The Biometrics and Surveillance Camera Commissioner is trying to get a more complete sense of the state of facial recognition technology in the UK. To that end, Commissioner Fraser Sampson has initiated a survey of the country’s law enforcement agencies, asking them to provide a complete account of their current use of automated identification systems.
The survey has been sent out to the Ministry of Defence, the British Transport Police, and the Civil Nuclear Constabulary, in addition to the heads of all 43 of the regional police departments in England and Wales. Sampson is particularly interested in cameras that have been deployed in public places, but is ultimately concerned with any law enforcement use of facial recognition.
With that in mind, the departments that are responding to the survey will be asked to catalogue any cameras that have been mounted in public settings, as well as police body cameras and any cameras mounted on drones and other flying vehicles, as long as those cameras have automated identification capabilities. Sampson has indicated that cameras that are used for license plate recognition should also be included in that tally.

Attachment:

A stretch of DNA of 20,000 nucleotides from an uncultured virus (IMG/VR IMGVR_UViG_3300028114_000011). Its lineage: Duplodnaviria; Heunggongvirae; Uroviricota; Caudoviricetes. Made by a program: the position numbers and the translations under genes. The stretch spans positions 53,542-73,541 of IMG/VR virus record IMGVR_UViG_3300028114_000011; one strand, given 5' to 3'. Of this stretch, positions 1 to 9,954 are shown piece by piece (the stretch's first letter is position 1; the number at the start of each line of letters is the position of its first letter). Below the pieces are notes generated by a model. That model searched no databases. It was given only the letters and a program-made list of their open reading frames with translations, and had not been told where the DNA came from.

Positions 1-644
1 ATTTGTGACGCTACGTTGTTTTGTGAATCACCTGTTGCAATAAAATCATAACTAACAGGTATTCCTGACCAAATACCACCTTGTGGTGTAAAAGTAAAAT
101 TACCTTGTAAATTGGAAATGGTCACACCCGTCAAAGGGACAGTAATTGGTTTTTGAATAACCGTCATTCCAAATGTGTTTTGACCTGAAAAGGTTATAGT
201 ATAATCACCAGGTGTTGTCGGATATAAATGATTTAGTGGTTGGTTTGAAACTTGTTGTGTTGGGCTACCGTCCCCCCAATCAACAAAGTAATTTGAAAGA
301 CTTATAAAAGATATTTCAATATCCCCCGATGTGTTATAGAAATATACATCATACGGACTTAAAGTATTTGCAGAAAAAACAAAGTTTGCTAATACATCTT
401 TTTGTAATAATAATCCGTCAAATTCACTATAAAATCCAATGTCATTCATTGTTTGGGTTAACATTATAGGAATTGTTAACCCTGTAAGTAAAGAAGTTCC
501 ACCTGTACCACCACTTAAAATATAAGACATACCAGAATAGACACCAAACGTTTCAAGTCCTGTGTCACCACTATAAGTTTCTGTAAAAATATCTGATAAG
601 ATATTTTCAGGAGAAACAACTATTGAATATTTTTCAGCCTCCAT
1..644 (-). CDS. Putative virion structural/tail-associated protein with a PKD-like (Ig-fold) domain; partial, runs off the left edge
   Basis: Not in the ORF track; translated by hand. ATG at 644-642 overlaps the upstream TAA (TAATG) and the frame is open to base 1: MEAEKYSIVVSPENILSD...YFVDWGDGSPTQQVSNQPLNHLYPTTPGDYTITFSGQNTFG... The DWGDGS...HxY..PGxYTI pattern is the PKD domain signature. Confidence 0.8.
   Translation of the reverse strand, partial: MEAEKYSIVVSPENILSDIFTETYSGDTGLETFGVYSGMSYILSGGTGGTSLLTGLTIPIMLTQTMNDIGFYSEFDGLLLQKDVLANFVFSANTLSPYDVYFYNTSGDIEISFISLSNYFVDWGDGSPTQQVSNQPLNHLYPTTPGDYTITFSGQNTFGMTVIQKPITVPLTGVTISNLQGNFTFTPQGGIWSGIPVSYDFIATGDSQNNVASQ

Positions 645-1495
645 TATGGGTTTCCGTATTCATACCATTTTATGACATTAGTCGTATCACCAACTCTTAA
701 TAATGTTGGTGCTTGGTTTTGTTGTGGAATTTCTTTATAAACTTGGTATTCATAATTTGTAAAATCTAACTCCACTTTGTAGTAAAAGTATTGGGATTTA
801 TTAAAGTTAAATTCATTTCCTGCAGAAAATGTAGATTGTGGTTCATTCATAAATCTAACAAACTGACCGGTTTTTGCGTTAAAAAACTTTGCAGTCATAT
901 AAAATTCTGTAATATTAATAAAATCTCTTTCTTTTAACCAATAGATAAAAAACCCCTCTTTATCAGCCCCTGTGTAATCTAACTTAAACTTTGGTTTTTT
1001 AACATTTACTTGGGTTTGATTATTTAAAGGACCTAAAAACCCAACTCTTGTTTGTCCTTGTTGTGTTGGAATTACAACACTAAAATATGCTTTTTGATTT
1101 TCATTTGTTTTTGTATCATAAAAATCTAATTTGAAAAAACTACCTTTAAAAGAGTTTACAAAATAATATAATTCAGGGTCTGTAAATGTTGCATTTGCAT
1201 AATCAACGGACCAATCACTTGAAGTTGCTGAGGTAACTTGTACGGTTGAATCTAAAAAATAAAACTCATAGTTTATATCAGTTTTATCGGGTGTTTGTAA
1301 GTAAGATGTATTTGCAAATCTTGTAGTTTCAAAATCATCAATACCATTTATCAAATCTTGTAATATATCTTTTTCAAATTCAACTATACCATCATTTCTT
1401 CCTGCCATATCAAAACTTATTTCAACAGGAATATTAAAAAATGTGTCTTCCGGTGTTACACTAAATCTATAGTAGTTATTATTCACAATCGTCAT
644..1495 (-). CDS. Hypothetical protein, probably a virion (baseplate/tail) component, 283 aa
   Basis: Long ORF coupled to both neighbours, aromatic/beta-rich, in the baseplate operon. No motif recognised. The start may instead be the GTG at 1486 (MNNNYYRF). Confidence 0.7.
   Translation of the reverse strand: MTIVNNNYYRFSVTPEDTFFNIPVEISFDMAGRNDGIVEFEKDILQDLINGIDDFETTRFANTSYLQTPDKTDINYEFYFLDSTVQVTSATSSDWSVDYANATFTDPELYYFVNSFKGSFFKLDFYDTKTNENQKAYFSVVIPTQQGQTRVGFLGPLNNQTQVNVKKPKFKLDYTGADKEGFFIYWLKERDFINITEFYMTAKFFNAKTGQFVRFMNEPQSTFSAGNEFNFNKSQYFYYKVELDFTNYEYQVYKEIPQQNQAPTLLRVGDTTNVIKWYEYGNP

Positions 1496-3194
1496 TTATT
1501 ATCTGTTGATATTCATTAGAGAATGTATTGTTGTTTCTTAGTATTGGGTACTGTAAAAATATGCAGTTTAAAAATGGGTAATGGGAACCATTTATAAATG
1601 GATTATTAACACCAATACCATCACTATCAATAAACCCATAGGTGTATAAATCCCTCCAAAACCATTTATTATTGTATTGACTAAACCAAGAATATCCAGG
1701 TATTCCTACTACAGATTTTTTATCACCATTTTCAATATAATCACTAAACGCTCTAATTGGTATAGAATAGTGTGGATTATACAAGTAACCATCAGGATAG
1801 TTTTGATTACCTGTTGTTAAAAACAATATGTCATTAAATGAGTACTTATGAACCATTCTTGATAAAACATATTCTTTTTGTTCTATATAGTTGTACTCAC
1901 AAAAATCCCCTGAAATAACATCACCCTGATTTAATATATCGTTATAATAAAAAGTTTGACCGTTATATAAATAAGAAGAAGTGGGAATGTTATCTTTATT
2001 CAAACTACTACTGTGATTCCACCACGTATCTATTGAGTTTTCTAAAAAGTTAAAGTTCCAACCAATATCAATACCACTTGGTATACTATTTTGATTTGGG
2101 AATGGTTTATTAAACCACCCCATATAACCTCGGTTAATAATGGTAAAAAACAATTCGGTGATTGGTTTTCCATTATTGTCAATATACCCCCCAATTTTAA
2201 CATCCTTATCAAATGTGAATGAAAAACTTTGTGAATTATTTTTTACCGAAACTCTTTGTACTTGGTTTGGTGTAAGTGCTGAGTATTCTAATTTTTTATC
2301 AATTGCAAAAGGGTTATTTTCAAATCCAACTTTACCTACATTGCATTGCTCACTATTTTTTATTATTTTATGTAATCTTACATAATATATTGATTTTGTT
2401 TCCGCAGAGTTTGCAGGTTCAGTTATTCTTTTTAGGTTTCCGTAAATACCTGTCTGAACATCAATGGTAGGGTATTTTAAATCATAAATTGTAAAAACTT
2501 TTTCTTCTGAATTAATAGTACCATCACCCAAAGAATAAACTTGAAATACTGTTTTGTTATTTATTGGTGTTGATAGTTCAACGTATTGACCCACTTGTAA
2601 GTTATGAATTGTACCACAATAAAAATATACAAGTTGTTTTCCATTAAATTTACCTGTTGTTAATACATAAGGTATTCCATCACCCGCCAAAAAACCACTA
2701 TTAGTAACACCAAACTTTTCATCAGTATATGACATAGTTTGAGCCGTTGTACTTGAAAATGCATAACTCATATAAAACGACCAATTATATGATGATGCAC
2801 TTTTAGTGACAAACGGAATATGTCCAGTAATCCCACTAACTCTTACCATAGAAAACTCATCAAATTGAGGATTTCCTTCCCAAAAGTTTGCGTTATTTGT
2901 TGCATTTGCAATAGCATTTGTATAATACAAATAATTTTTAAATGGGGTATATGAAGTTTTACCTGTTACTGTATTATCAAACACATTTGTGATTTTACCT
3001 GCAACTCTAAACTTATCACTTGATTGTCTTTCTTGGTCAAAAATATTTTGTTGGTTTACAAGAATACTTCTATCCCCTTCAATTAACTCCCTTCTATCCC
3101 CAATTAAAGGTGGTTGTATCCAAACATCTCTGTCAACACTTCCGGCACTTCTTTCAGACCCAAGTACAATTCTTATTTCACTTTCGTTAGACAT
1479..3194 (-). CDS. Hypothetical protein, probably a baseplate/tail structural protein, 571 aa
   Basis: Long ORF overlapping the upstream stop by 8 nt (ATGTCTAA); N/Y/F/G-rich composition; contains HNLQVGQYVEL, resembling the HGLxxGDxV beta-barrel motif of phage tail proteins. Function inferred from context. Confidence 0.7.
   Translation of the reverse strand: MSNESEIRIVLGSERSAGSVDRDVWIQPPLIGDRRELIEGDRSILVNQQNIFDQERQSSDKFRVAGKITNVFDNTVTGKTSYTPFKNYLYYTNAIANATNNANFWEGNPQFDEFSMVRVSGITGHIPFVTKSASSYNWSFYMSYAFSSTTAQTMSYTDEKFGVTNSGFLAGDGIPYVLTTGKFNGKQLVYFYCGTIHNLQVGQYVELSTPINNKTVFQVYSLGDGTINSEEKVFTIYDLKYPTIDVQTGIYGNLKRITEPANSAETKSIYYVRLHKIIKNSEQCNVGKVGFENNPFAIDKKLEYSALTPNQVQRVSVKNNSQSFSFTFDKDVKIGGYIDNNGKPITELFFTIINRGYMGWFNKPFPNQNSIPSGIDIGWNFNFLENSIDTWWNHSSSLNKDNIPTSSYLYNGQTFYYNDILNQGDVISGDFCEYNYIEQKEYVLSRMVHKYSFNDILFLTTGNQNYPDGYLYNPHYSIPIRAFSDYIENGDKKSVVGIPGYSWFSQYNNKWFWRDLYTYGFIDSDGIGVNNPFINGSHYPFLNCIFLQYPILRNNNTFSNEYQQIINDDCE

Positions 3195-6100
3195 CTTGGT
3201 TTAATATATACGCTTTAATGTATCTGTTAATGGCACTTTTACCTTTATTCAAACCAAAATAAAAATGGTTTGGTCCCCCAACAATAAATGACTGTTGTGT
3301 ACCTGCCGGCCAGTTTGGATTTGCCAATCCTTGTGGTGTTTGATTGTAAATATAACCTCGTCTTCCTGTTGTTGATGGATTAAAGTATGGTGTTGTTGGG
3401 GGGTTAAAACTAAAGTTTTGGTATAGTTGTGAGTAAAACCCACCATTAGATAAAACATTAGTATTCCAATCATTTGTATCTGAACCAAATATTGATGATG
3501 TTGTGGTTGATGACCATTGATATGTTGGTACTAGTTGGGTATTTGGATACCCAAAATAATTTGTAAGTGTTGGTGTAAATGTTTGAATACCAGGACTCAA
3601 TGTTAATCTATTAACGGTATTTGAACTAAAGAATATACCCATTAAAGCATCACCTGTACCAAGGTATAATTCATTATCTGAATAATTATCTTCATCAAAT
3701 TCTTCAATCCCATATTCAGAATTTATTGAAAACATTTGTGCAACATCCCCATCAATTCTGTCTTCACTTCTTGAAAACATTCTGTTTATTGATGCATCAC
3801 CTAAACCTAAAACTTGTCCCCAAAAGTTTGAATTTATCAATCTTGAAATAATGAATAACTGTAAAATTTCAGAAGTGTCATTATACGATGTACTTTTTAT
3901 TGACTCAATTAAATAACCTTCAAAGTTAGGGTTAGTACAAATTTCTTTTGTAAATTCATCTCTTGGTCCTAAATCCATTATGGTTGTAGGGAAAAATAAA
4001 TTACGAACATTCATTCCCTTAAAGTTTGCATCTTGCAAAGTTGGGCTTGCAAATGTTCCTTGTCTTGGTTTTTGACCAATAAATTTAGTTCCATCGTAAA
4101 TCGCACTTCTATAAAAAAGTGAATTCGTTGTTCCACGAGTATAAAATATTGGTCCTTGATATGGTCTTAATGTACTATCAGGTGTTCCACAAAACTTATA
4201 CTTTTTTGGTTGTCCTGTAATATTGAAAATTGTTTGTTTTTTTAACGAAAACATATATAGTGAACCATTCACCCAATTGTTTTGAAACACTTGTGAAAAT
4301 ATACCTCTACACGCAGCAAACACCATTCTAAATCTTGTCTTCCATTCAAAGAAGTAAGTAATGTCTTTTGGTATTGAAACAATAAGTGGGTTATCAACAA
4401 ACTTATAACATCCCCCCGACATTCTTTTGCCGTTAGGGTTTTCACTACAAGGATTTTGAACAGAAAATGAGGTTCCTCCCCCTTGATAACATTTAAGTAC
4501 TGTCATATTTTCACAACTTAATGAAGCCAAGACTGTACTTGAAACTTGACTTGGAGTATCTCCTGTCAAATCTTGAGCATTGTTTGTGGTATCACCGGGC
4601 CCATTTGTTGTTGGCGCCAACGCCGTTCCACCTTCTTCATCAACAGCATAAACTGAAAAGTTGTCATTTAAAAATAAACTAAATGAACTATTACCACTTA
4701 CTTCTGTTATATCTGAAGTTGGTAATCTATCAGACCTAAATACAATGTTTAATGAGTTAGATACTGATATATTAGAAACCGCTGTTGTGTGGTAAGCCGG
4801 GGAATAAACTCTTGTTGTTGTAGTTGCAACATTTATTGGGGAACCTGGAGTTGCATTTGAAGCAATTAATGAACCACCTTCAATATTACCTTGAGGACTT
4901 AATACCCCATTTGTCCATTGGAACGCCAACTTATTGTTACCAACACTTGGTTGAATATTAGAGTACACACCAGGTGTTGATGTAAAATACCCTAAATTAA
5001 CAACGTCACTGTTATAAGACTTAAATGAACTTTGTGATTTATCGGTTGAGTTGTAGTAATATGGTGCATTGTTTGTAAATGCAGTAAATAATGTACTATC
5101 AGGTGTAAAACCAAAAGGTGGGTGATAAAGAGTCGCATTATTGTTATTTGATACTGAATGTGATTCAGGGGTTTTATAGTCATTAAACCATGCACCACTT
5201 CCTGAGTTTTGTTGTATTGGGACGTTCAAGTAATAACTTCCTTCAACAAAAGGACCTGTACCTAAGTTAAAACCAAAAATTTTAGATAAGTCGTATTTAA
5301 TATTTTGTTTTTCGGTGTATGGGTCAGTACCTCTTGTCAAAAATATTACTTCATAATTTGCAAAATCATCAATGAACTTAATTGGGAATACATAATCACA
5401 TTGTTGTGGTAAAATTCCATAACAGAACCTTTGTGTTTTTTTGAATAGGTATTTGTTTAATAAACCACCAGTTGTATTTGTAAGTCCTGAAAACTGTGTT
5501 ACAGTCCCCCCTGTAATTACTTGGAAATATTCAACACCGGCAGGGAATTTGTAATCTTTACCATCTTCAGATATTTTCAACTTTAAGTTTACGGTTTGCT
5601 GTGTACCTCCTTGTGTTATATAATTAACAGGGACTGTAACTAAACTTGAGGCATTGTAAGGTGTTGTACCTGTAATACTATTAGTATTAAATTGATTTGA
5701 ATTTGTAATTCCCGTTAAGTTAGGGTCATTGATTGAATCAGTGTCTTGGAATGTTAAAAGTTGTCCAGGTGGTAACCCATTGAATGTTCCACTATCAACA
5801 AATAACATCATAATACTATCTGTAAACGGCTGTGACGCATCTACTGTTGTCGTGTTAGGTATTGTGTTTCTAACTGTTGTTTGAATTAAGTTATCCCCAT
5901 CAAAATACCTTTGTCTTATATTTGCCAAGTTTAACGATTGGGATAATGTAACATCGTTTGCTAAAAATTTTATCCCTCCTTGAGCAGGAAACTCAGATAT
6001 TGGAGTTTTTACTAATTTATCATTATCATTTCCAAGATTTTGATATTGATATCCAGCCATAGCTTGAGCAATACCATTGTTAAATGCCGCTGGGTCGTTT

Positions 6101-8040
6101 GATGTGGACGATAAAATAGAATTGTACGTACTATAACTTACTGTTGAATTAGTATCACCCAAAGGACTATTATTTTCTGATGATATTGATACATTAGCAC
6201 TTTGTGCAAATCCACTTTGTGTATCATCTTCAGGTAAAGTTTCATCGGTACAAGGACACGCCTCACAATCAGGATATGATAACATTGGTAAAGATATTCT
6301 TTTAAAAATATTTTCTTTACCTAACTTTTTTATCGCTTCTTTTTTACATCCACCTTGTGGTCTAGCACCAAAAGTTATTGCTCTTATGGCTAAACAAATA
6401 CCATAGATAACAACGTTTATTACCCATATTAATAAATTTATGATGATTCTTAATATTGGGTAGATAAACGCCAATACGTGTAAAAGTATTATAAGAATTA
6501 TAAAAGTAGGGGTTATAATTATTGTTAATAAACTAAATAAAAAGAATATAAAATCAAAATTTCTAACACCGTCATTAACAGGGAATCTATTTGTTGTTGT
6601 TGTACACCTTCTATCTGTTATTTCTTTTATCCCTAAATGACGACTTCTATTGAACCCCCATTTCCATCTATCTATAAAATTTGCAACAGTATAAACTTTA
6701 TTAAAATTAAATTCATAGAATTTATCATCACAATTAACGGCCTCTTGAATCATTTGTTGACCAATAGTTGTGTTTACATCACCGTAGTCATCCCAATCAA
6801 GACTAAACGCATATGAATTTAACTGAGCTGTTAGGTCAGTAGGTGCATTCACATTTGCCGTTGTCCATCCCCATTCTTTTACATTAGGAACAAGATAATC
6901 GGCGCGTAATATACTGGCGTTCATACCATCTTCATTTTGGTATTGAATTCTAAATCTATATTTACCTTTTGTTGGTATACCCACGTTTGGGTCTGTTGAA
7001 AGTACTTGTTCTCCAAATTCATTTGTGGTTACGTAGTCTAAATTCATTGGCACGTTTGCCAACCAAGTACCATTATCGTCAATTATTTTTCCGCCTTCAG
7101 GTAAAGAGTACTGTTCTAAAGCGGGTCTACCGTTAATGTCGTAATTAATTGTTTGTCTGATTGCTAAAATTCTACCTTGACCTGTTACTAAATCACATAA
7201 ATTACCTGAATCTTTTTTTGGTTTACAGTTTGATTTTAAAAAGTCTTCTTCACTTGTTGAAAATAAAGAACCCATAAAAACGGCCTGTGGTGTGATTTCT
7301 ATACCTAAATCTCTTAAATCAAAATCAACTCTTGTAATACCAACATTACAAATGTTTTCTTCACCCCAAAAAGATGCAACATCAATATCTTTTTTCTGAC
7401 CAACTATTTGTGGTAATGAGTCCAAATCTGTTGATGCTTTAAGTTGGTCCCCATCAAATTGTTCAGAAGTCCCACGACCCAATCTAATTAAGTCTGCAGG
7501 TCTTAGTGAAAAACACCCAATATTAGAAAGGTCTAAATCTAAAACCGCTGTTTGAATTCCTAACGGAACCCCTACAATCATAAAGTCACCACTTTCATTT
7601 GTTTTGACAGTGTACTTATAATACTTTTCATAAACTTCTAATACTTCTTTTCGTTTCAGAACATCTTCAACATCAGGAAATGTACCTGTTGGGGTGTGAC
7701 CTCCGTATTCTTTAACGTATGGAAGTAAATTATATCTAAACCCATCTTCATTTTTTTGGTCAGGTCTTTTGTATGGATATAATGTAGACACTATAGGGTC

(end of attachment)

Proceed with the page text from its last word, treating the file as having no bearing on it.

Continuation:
However, Sampson’s survey goes well beyond mere utility. The Commissioner wants to know exactly whose technology police departments are using in their surveillance systems, where it comes from, and whether or not those technology providers have been flagged for any ethical or security concerns (as is the case with Hikvision). Sampson wants to ensure that the government’s partners are trustworthy, and deliver products that meet the new Surveillance Camera Code that went into effect in January. Law enforcement agencies will need to describe their due diligence when selecting technology providers.
Agencies that are not using facial recognition must state whether they plan to do so in the future. Those that are must indicate whether they are applying the technology retrospectively, or whether they are trying to identify people in real time.
“The police use of surveillance camera systems in the public sphere has been increasing in recent years,” said Sampson. “This survey will provide an important snapshot of what kinds of overt surveillance camera systems police are using, what they are being used for, and the extent to which facial recognition technology is now being used.”
Sampson has argued that the police should have access to facial recognition tech, though he has also said that the use of that tech should be limited, and proportionate to the need. The former Surveillance Camera Commissioner conducted similar surveys in 2017 and 2019.
July 1, 2022 – by Eric Weiss